to donate funds, with the goal of raising $5 million this year.
The majority of ACT UP members voted in favor of the fundraising
campaign and see the move as a step in the right direction - with
drug companies putting funds back into the community. Others are
concerned and feel that Staley used ACT UP's name without really
respecting that the move might compromise - or at least appear to
compromise, the group's ideological stance. The controversy is raging:
Is this a step forward, toward a "common goal," or is
it an unwitting and potential devastating sellout for the activist
community? Staley defends charges of attaching ACT UP's name to
what some call "dirty money" by saying at a press conference,
"A million dollars for AIDS research is a million dollars for
at war and must use desperate measures," he told the Village
Voice. "If I have to take money from the devil to save my life
and the lives of my friends, I'll do it."
Staley is convinced
that this move will in no way compromise the activist community's
integrity, and that both ACT UP and TAG will remain as critical
of Burroughs Wellcome as they have been in the past. Others are
like this deal at all," says Bill Dobbs, a longtime member
of ACT UP, "because it blurs the lines, and it will ultimately
prevent ACT UP from doing what it does best, which is to be a watchdog.
Staley can do whatever he wants with TAG, but the fact is he used
ACT UP as a club to beat the drug companies with because they're
afraid of ACT UP. I find it absurd that ACT UP should wind up assisting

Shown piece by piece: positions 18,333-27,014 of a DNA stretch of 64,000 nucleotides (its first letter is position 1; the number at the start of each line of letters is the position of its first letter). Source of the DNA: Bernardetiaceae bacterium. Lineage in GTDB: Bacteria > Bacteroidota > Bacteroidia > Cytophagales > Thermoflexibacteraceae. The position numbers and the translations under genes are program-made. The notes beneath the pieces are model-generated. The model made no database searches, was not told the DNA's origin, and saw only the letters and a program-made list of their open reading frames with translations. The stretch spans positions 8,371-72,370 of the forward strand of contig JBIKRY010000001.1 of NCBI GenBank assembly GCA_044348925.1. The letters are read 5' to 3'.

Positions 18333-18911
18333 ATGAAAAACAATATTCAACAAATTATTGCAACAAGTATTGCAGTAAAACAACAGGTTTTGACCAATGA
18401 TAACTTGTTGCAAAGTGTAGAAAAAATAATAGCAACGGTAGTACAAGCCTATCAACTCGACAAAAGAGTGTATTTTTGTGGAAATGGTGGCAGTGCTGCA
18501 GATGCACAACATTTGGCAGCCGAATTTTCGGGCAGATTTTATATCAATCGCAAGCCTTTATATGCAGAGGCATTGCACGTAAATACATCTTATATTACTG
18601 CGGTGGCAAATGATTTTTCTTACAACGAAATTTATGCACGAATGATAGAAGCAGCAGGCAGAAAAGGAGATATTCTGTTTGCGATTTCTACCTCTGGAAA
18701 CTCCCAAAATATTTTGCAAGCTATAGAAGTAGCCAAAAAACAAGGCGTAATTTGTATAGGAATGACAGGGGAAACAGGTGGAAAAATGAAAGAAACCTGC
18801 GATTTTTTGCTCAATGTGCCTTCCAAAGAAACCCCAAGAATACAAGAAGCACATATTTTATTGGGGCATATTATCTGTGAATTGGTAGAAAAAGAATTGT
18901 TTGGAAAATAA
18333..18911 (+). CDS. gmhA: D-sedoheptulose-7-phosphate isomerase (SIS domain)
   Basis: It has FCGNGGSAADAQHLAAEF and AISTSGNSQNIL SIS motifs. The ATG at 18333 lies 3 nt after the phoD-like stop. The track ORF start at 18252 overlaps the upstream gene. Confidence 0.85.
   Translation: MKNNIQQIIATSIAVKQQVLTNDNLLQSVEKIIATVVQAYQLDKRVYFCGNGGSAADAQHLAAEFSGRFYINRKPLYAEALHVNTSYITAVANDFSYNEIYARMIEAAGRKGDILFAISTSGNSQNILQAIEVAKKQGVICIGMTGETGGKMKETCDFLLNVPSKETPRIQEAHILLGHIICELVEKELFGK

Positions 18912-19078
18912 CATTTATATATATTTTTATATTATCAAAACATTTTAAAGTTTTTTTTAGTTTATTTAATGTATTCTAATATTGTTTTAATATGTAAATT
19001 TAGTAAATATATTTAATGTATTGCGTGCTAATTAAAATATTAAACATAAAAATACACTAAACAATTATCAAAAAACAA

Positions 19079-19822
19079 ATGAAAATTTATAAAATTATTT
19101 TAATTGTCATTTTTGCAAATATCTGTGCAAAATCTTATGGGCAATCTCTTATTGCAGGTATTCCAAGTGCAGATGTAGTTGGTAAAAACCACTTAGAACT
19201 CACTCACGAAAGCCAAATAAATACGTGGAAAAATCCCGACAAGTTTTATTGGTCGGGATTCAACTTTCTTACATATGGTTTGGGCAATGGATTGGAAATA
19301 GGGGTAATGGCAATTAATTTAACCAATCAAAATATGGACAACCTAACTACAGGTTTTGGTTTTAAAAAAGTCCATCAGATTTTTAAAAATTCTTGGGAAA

Burroughs Wellcome public-relation efforts, and that's exactly what
this is for them." Staley declined to comment.
To ACT UP members
like Dobbs, who take ACT UP's democratic ideology very seriously,
Staley, for all his good efforts, appears maddeningly oblivious
to the fundamental principles of the group. Staley and his ilk have
brought a kind of "whatever works" methodology to AIDS
activism. And they get results, but the question is, at which cost?
While the majority
of ACT UP voted in favor of the move, Dobbs contends that many were
not fully aware of what they were voting about. "I don't think
most of us knew just what Staley was getting ACT UP into here. When
it did become clear, it was too late."
AIDS organizations - in this country alone - competing for funds,
Staley seems to have pulled a miraculous stunt. What may or may
not happen to ACT UP's integrity as a political organization remains
to be seen. It's the age-old dilemma - if you have an urgent cause
at hand, do the ends justify the means? Says Dobbs, "People
ask me, would you rather this money not be spent at all? To which
I respond, why do we have to be put in these situations in the first
Does he believe
that the Burroughs Wellcome funds will influence the discourse of
AZT? "When you're saying money around, one way or another you
acquire influence," he says. "They also make the people
who are taking the money dependent on them and that creates another
kind of fear. Not only are you taking this money, but you might
lose it. The bureaucracies are going to expand because of this money.
And they're going to have to scramble if they do something Burroughs
Wellcome doesn't like."*
research by Staci Bonner